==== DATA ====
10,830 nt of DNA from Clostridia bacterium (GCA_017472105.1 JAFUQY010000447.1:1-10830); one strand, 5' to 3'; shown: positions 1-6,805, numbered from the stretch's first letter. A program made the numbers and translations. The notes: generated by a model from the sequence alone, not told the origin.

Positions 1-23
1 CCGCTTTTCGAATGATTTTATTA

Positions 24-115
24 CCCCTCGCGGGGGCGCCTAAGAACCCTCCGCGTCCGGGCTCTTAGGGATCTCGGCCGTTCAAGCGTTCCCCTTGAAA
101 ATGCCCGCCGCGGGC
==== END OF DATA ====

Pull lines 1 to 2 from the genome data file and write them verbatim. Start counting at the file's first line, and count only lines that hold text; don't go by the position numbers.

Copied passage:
10,830 nt of DNA from Clostridia bacterium (GCA_017472105.1 JAFUQY010000447.1:1-10830); one strand, 5' to 3'; shown: positions 1-6,805, numbered from the stretch's first letter. A program made the numbers and translations. The notes: generated by a model from the sequence alone, not told the origin.

Positions 1-23